Higher Education and Working-Class Academics. Precarity and Diversity in Academia Teresa Crew
In April 2020 I was contacted by Dr Teresa Crew who was close to completing the manuscript of her book on working class academics. I'd met Teresa in June 2019, at a one day conference on academic precarity at University College Cork organised by Dr Theresa O'Keefe and Dr Aline Courtois. Teresa and I remained in contact via Twitter and after I'd posted up the new cartoon 'Glace/Ice' inspired by that conference on precarity, she contacted me to ask whether I'd be interested in creating seven black and white chapter illustrations for her book. The timescale was pretty tight, but I said yes!
Teresa's book is based on a large qualitative study interrogating UK working class academics' identity and experience. She sent me the draft manuscript to work from and her clear ideas (always helpful!) of what she envisaged - black and white drawings, approximately 4 x 4 inches. I read each chapter, noting the metaphors and visual images within the text, which arose for me. I then set about creating seven distinct drawings linked by a common motif, a university arch, using perspective and dark/light contrasts to communicate implications of inside/outside, belonging/imposter. Towards the end of April I sent Teresa some early sketches to check she was happy with the way I'd developed her ideas.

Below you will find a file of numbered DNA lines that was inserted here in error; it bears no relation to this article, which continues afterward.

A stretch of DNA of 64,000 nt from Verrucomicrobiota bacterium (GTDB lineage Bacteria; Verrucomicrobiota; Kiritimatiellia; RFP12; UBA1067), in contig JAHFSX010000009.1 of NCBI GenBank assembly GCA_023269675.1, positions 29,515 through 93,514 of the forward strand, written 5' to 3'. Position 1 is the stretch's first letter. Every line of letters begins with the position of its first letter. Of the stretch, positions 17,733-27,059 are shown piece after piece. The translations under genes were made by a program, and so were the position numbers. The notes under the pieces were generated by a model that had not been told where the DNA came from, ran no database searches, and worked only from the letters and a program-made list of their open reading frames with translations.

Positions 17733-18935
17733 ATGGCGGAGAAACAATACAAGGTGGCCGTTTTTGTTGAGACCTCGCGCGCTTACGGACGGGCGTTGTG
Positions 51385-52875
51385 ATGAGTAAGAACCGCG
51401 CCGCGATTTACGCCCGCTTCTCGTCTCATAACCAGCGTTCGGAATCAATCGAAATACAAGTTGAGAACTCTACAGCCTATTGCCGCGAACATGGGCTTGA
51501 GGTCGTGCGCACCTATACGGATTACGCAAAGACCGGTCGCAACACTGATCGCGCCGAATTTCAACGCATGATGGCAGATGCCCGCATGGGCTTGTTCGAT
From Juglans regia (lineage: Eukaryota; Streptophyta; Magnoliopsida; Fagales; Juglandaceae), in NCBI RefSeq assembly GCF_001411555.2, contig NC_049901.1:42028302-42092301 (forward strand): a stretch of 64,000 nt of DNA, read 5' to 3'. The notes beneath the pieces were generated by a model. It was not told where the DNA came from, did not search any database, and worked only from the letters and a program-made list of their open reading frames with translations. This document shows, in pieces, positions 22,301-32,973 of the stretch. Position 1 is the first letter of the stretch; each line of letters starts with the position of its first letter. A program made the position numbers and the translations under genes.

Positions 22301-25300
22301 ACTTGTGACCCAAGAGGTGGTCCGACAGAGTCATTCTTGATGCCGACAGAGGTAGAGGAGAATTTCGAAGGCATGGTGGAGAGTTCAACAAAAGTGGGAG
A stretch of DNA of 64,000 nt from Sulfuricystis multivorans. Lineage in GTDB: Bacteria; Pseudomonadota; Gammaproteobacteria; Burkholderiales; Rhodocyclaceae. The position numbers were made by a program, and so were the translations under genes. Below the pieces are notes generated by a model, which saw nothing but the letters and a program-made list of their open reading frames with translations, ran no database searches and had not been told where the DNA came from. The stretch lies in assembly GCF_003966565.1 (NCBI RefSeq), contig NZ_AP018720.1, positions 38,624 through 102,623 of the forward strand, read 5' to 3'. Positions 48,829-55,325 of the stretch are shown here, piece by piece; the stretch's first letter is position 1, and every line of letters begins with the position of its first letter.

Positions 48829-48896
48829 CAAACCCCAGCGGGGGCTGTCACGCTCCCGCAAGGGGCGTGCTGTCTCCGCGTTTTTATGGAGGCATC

Over the course of the next month, I worked up ideas and drafts for each illustration then focused on each one in turn. There was a lot to work with, ideas of habitus, micro-aggressions, precarity, pedagogy and student support among others. Rough sketches for Chapters 1-6 are below. The final versions have now gone to the publisher. As a novice and someone who works by hand, I'm always nervous about my illustrations coming up to scratch on the publisher's technical requirements. Teresa's happy though and that's the main thing! She has produced a really rich study and I felt privileged to be a part of the publication. The book was launched (virtually) at the University of Bangor on 2 December 2020. Teresa spoke about her work with her usual passion, conviction and informality. ! Full details are on my publications list.